Bridging the gap

Father and son podcast help generations speak to, not past, one other

What do you get when you put a Gen Xer and a Gen Z member in a room with a couple of microphones? A pretty engaging podcast, as it turns out.

Last month, Hinsdale father and son Ash and Aidan ElDifrawi launched their "Hold Me Back" podcast to discuss and debate their often divergent views on hot topics. Four episodes in and they've already tackled swearing, youth sports and smart device usage.

"I like to have a good debate, and I take a lot of joy in just talking through things," Aidan, a Hinsdale Central sophomore, said of the endeavor. "Especially with my dad, where we don't always see eye to eye on things."

The episode on the pressures surrounding youth sports, for example, revealed their contrasting perspective on the subject, with Ash seeing Aidan's continued involvement in competitive swimming as vital to his development and college admission prospects, and Aidan wanting to direct his energies elsewhere. The gave their opinions honestly to help the other understand, but not necessarily adopt, their point of view.

"We thought we could model a new way of how our generations can communicate with each other using facts and data and compromise on politically charged topics rather than just try to convince the other that you're right," said Ash, who works in marketing and is also a clinical psychologist.

Aidan actually heard from another dad how the ElDifrawis' podcast discussion altered his mentality when it came his interaction with his daughter over taking her to the batting cage for training.

"He said, 'I'm going to ask her if she wants to do this, make sure it's OK with her," he recounted. "That was really cool that this was actually coming into people's minds and affecting the way they think."

Listening to an episode, it's clear the two do their homework. They cite articles and experts in espousing their arguments to ensure the exchange is grounded in reason, not ranting.

"I think the combination of the research and the vulnerability and the honesty" are compelling for people, Ash said.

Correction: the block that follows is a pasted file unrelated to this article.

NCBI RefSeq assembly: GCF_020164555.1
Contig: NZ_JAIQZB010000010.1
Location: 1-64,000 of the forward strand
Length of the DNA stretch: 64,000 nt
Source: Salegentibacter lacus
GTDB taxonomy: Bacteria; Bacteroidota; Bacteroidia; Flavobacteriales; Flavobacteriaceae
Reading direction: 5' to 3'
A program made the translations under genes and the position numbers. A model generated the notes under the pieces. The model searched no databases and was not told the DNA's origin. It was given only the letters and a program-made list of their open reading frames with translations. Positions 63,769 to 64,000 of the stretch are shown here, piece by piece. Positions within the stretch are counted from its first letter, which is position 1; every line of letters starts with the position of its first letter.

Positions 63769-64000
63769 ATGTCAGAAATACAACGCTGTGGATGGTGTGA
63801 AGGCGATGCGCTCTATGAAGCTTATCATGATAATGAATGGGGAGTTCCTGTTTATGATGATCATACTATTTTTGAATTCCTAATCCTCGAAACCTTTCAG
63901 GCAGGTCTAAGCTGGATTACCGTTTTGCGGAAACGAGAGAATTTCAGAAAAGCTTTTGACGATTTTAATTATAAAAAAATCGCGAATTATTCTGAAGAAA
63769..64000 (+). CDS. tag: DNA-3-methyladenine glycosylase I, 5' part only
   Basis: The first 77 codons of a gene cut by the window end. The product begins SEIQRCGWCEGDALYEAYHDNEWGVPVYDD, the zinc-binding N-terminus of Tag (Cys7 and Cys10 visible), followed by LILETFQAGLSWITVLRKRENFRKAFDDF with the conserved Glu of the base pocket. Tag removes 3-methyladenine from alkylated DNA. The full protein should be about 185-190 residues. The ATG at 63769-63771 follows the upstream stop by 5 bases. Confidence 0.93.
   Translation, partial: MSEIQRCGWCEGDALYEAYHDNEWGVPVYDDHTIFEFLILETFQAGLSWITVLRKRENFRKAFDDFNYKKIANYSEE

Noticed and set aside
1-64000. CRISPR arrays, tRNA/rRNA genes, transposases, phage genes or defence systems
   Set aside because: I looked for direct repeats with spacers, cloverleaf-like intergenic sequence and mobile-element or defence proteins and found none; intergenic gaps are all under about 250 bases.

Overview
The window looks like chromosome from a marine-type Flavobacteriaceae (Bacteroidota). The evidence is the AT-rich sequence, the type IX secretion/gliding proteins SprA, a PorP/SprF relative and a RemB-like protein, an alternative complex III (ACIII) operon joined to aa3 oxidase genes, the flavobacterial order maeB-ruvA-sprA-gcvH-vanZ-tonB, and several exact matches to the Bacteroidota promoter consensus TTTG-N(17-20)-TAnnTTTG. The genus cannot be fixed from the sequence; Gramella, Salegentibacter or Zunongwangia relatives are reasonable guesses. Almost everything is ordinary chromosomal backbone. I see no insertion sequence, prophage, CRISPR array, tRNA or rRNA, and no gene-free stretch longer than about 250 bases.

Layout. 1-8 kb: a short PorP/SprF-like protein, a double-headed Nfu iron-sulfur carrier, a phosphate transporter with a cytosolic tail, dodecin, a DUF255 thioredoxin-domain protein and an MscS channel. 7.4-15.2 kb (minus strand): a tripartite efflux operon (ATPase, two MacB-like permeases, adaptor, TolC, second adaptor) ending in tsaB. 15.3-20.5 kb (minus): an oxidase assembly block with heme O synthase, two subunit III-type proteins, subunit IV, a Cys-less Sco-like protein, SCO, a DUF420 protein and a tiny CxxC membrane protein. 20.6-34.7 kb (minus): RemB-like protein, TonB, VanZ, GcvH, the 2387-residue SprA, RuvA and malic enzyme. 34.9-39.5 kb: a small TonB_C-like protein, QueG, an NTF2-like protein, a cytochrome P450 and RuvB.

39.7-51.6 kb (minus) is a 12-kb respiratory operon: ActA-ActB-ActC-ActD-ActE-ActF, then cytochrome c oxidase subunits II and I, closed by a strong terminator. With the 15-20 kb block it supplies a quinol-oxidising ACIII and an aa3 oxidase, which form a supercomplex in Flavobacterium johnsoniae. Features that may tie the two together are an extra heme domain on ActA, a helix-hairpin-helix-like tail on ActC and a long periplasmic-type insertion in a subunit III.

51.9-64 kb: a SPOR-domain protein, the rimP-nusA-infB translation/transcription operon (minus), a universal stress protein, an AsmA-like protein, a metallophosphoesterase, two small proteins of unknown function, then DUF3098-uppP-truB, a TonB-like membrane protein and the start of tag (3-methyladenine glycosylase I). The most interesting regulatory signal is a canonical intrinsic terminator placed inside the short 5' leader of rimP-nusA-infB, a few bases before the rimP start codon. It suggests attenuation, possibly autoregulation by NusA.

They wrap each session with a "You convinced me ..." segment where each shares a way in which his perspective has been broadened.

"We intentionally put that in to make sure we both came into (the episodes) with an open mind," Ash said.

Aidan floated the podcast idea toward the end of last summer, with societal divisions on the pandemic, racial justice and the presidential election on full display.

"We noticed how difficult it was for people to have healthy discussions that weren't about just trying to convince the other person you're right," Ash said.

They took the plunge at the start of this year, purchasing mics and finding an acoustically appropriate room to record.

"We spent a lot of time learning about it," said Aidan, a fan of podcasts who also got Ash hooked.

They resolved that it would be a resource others would find worthwhile.

"We decided if we were going to do something, we wanted to do something that's meaningful and has good quality and has a significant amount of research behind it," Ash said

They had not counted on the 10-15 hours needed to prepare an episode, from research to recording to the time-consuming editing process.

"It takes a lot of time. There's so much to sort through out there," Ash said "That has been most surprising to me."

Aidan said he had to make peace with hearing himself.

"That was the hardest part for me, being able to actually listen to what you're saying and getting over the insecurity of hearing your own voice," he commented.

And speak slowly and clearly, Ash added.

They say their talk on swearing prompted each to modify their behavior. Their sign-off to the episode illustrated their humorous sides.

"As long as I can keep calling you a dumb-a**," Aidan joked.

"And I can keep calling you a 's***head," Ash retorted.

They expect upcoming episodes on money and grades to stir up their listeners. And that's OK

"To really do this right, we have to be open, honest and vulnerable," Ash said. "In a community like ours, there's real risk to that.

"If the whole point of this podcast is to bridge this divide, and if we don't model open and honest dialogue, then what's the point?" he added.

They both get regular feedback from friends and neighbors. Ash said their audience is bigger than they realize.

"We became the 13th-rated parent podcast in the country in a week," Ash said. "The reviews have been humbling."

Aidan said he hopes the podcast inspires healthy conversations.

"I want it help people have a new perspective on things and understand that other people think differently and have a different point of view," he said

As for the Hold Me Back moniker, it refers to Gen Z's feeling of being stifled by Gen X. Ash has come to see some truth in that.

"I think that our generation is potentially holding this generation back," Ash confessed. "All the things we think about as convention I think are outdated."

Aidan wants to unleash a new spirit of openness.

"I'm just happy to be inspiring debate," he said.

Author Bio

Ken Knutson is associate editor of The Hinsdalean